So it looks like I will finally write my book on The Sacred Economy, probably for Westminster John Knox. I have been gathering material for this for some years, so it is time to write an over-arching proposal for a Marxist reconstruction of biblical economics in the context of the ancient Near East. It has some Soviet-era parts (towards a Soviet biblical scholarship, as Sergey and I have been discussing), some Ste. Croix, Finlay and Polanyi, some freely adapted Regulation School economic theory, and a shit- (sorry, mum) bucket-load of data. Why do this? We still don’t have a model that identifies the economic motor of biblical economics, and we don’t have a way of accounting for its perpetual crises and rare stretches of relative stability.

Big picture? why not? Grand proposal? Sure, you live only once, unless you are a Hindu or Buddhist, but then you forget everything that happened in your former life anyway.

One issue concerns the in-built anachronism of any study of ancient texts, societies and economics. So some thoughts in that direction (yes, it is part of one of my papers for that annual gathering of that bespeckled, bearded and tweed-jacketed species (and that, as I have mentioned before, is only the women) known as biblical scholars at SBL):

On anachronism

All too often an unexamined feature of biblical scholarship is what may be called the problem of anachronism. One encounters it frequently in the struggles between historical critical approaches to the Bible and what are variously called ‘newer literary’ approaches or even (with a profound misunderstanding of the term) ‘postmodern’ approaches – these include a disparate collection running all the way from Marxist methods to postcolonial or queer analysis. The reply to the challenge posed by these newer methods (although they now date from the 1970s, although Marxist biblical criticism goes back to Engels) is met by the point that they impose modern categories on an ancient text and are therefore invalid. The assumption is of course that historical critical or archaeological or even social scientific methods are not anachronistic, that they are approaches appropriate to the biblical texts, their histories and their contexts.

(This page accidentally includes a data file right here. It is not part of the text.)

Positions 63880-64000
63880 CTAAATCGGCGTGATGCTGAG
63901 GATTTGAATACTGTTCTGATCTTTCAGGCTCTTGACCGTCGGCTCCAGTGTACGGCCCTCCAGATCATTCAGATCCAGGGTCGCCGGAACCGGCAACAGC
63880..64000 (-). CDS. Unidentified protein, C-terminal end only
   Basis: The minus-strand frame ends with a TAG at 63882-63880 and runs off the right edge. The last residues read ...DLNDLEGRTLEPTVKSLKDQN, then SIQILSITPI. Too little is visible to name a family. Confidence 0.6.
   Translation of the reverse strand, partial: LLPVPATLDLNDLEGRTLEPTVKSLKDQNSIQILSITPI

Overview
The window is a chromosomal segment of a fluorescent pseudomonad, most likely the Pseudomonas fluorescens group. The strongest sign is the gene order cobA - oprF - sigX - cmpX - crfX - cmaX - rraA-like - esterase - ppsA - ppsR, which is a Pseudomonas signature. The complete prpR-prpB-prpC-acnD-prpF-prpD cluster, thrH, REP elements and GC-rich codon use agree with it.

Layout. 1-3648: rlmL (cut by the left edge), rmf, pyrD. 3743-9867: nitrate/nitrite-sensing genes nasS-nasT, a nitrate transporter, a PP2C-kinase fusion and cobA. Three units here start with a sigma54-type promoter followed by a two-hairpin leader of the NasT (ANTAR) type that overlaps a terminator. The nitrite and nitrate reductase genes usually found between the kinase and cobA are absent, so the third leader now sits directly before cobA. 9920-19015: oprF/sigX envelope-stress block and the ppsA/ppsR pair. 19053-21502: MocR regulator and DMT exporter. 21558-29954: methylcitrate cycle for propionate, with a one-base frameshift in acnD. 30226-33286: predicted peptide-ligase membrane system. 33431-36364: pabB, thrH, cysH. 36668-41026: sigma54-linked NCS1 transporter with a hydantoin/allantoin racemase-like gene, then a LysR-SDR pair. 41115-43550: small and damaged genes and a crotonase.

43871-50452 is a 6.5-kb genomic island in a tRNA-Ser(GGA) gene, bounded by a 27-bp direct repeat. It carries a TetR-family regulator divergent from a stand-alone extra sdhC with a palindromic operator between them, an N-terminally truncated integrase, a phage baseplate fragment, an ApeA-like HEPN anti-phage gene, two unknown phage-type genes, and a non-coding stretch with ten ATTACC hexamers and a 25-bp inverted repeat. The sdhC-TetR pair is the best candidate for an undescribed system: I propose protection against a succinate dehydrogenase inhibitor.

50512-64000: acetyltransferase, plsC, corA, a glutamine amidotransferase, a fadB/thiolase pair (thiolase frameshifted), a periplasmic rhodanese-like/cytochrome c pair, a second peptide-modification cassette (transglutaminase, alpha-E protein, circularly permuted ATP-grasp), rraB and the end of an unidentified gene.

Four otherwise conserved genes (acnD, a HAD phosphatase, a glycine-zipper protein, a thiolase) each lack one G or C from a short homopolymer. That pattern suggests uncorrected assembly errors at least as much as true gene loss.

This assumption relies on a curious blind spot, for the supposedly historically sensitive methods championed by those who make the charge of anachronism are equally anachronistic. In short, all the methods we use have an inbuilt or structural anachronism that is produced by our very different social, economic and ideological condition. This structural anachronism is produced by the very act of studying the past in the various ways we do so, for that act and our assumptions about a ‘past’ that must be studied in certain ways assume notions about the past that are produced by the condition from which we do so. However, we may take this a step further and argue that precisely those approaches assumed to be historically sensitive to these ancient texts or economic conditions are the most anachronistic of all, since their practitioners do not see the structural anachronism at work in the methods they champion. I would extend this point also to efforts to identify approaches from ancient sources – one may think here, as a sample, of the ancient novel, Aristotelian poetics, epistolary practices or approaches to economics – for the very study of and deployment of these ‘ancient’ methods is caught in the same anachronistic net.

How do we escape the net? I would suggest that the best way to do so is to build an awareness of that anachronism into the theory one is using. What does that mean? The theory proposed should – in a scale of increasing intensity – at all times be aware that it is engaged in an anachronistic task, that such anachronism is a necessary feature of any analysis of ancient societies, and that one structures the theory in order to include such anachronism in its very workings. The first two items (awareness and necessity) may be achieved easily enough, but the question of structure is a little more challenging.

I suggest that we approach it in the following manner: the theory in question should include a narrative of difference. Both terms are vital. By narrative I mean an account of the vast distance travelled in time between the society we are investigating and the one from which we undertake such investigation. That ever-present narrative, which will itself always be contested, rewritten and contested again, means we have perpetually before us the distance from those ancient economies and societies. By difference I mean precisely that: the effect of the narrative is that it produces a profound sense of the difference between our own social formation and that of the  societies, cultures, texts and so on we seek to study. Through that persistent difference is the issue of anachronism inescapably fore-grounded. Yet that narrative of difference is more dialectically complex than it at first seems, for we may, hypothetically, find elements that seem exceedingly familiar – money, agricultural production, trade, banking, tax, government spending and so on – but the way they are structured, their relationships to one another, the patterns of dominance and subordination, and, as we shall see with the Regulation theorists, their determining forms of social relations will be unfamiliar. At this point, the narrative of difference has its most difficult task.